- The Washington Times - Friday, January 23, 2009


“The high fuel prices really put our fans in a difficult spot. Then the manufacturers had their issues in the fall when the credit crisis and all the repercussion of the high-energy costs occurred. So it was a very difficult year to get through.” — NASCAR president Brian France


NHL All-Star Game

The Penguins’ Sidney Crosby is out to nurse his hurt knee, but the Capitals’ Alex Ovechkin will be there and may even get a chance to start.

Maryland at No. 2 Duke

The Terps always seem to have their “A” game when they play the Blue Devils, and they will need it against Mike Krzyzewski’s team, which has won nine in a row overall and is 13-0 at home.

Louisville at Syracuse

The Cardinals have yet to lose in the Big East; the Orange are coming off a win against previously unbeaten Pittsburgh. Man, the Big East is good this year.

Spurs at Lakers

San Antonio won Round 1 of this intense rivalry with a 112-111 win at home last week. A Lakers win would set up a must-watch rubber game in March, setting the stage for another possible playoff showdown.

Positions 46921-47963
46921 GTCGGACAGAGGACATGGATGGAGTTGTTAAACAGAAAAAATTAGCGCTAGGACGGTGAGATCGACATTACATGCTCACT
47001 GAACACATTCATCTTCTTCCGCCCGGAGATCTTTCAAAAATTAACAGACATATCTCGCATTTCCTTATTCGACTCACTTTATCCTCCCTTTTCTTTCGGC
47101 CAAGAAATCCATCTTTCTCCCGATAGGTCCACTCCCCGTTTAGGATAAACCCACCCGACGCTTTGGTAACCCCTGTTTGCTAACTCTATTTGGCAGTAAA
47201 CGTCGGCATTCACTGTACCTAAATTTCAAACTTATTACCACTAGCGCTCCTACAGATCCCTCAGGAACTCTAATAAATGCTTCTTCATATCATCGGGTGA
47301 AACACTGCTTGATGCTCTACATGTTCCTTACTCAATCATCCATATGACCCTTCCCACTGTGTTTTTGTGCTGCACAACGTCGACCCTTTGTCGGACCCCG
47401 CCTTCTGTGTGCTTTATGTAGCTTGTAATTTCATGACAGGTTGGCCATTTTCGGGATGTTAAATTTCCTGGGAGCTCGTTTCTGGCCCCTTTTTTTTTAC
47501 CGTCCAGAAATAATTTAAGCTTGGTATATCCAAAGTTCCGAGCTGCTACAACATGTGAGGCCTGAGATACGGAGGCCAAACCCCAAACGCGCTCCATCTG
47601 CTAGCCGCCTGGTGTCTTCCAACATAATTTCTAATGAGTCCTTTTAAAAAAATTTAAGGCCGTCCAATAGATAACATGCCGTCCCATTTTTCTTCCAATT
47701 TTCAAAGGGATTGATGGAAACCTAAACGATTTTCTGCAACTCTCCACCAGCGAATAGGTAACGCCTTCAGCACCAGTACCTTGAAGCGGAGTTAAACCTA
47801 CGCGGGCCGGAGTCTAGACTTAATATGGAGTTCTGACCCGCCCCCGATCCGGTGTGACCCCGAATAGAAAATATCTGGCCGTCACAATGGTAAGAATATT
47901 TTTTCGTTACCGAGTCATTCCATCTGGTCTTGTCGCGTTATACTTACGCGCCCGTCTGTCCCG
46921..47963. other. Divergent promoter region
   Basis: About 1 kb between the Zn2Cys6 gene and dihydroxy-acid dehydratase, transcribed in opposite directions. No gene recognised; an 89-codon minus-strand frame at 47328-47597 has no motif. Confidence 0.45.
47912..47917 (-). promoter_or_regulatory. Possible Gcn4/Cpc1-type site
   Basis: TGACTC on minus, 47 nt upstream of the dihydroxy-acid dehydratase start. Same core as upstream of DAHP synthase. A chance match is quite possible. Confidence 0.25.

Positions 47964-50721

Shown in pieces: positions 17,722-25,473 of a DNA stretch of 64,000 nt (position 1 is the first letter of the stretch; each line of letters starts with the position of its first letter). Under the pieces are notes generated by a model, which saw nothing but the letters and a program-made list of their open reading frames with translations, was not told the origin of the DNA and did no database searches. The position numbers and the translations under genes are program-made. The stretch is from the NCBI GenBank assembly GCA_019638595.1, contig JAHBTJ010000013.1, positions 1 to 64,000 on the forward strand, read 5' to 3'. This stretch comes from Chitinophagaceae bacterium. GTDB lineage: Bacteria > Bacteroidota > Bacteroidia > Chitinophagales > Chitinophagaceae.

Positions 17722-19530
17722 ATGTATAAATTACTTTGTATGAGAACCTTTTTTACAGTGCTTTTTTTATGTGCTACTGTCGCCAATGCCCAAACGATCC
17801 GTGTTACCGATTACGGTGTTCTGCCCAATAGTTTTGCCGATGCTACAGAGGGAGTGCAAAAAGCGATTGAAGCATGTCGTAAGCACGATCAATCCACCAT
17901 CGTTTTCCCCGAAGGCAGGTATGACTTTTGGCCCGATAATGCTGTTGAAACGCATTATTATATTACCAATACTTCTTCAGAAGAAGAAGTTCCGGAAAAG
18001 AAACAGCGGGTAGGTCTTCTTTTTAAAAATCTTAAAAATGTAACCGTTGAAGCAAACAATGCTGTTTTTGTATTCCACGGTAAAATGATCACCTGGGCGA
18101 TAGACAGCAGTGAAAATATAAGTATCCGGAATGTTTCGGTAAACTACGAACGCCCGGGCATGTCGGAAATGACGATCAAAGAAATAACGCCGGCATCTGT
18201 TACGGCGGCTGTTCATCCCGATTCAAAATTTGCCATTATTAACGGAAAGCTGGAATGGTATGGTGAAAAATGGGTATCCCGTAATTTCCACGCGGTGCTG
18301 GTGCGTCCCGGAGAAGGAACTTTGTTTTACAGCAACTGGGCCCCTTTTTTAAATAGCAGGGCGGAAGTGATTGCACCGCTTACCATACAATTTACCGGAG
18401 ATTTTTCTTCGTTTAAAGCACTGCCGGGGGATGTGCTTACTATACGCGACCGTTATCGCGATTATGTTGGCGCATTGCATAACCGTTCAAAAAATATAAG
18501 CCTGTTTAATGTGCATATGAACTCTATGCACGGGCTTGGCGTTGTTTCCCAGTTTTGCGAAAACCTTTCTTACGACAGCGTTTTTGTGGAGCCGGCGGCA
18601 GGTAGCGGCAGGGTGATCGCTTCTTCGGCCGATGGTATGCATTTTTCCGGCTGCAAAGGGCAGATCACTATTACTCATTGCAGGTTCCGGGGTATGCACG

ON WASHINGTONTIMES.COM “ An excerpt from an online chat with Tim Lemke

Q: Speaking of the Super Bowl, what kind of big bucks are we talking about here?

A: Each player on the winning team gets about $80,000, while the losers get around $40,000. I’d love to have that kind of cash for working one day, but it’s not a massive amount when you factor in what these guys make in salary.

The big winner here may be Cardinals QB Kurt Warner. Bloomberg News reported last week that he will get a $4 million bonus if the Cardinals win the Super Bowl. On top of that, he could solidify his place in the Hall of Fame and become one of the most revered athletes in Phoenix sports history.

Cardinals receiver/freak of nature Larry Fitzgerald also could see his endorsement stock rise with a good performance. The Cardinals as a whole should also benefit, as we likely will see more of the team’s games on national television next year.

According to a study by PricewaterHouseCoopers, the Super Bowl will generate about $150 million in direct spending, which seems like a lot but is actually $45 million less than the last two Super Bowls.

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